Sky Masterson in "Guys and Dolls," Joe Hardy in "Damn Yankees," Lancelot in "Camelot," and Curly in "Oklahoma" are among the classic hunks he's brought to hummable life.

Engaged to marry longtime partner and former Broadway dancer Brian Letendre, Lukas says he loves playing these somewhat old-fashioned straight romantic characters.

"Growing up in Kennebunk, Maine, my parents always played musical cast albums and took us to see the big shows a few times a year in New York."

He does mention that "This 'Funny Girl' has been updated a bit. Harvey Fierstein worked on the book to round out the secondary characters and punch things up."

"When I first started auditioning for Broadway, there were lots of pop and rock-sounding shows. But that's just not the right music for my voice. I really love the old Broadway standards."

Melissa Manchester and Katerina McCrimmon in 'Funny Girl' (photo: Matthew Murphy for MurphyMade)  

Melissa Manchester plays Mama
Making a refreshing return to musical theater as Fanny Brice's mother is recording star Melissa Manchester, 73.

After making a mark in Bette Midler's backup trio, the Harlettes, Manchester had a series of solo pop hits, including "Don't Cry Out Loud," "You Should Hear How She Talks About You," and "Midnight Blue," which were omnipresent on adult contemporary radio in the late 1970s.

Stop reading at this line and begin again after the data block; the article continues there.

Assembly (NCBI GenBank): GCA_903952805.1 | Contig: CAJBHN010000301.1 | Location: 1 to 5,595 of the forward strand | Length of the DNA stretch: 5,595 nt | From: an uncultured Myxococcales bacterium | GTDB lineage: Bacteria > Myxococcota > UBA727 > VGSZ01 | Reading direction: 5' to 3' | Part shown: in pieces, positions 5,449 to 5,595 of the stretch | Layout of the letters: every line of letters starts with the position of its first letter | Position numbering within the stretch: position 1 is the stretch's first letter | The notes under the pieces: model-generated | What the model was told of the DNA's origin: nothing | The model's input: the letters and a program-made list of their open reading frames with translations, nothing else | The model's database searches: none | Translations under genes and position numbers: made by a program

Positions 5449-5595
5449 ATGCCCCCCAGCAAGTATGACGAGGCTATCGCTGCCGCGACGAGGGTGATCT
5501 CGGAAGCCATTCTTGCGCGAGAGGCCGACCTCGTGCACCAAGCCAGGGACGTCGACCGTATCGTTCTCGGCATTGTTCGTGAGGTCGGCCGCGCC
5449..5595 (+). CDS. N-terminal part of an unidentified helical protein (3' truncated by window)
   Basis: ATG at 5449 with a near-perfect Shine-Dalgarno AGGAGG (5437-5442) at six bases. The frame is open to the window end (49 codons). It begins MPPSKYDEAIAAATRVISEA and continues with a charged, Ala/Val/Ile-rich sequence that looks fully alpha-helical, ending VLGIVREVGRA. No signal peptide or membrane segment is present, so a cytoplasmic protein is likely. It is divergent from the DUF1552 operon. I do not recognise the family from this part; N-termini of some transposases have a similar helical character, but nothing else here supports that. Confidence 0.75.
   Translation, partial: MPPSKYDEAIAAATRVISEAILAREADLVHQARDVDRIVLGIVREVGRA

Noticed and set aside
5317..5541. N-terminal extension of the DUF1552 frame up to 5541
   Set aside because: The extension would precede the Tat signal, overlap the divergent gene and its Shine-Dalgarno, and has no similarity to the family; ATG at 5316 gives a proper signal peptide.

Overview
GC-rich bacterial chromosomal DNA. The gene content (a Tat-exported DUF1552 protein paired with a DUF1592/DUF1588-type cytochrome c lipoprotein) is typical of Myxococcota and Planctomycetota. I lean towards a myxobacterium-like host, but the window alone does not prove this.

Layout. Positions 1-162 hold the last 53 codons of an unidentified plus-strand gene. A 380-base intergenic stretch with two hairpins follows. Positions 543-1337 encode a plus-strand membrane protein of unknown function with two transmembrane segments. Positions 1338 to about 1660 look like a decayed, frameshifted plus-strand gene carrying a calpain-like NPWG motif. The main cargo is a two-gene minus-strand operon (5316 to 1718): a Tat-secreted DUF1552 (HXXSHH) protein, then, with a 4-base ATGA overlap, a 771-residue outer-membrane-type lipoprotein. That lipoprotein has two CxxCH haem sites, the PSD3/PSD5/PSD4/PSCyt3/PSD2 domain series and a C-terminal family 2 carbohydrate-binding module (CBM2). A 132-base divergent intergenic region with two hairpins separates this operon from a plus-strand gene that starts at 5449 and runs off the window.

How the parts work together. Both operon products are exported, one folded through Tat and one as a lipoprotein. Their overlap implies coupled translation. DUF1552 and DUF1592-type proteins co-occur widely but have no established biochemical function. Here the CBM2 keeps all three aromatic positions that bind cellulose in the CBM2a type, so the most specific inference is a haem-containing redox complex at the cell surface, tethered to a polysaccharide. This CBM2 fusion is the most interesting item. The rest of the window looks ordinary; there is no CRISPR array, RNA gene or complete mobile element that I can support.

No stranger to musical theater, Manchester saw Streisand on Broadway in "Funny Girl" as a child. In 1979, she stepped into a part created on Broadway by Bernadette Peters, headlining the national tour of Andrew Lloyd Webber's "Song and Dance."

On Monday, May 20, Manchester will headline a one-night fundraising concert for the Richmond/Ermet Aid Foundation and Broadway Cares/Equity Fights AIDS. "The Diva's Toast," hosted by queer quipster Bruce Vilanch at Marine's Memorial Theater, will also feature several "Funny Girl" cast members.

'Funny Girl,' April 30-May 26. $55-$239. Orpheum Theatre, 1192 Market St. (888)-746-1799

'The Diva's Toast' with Melissa Manchester, May 20. $40-$100. Marines' Memorial Theater, 609 Sutter St. (415) 264-0926.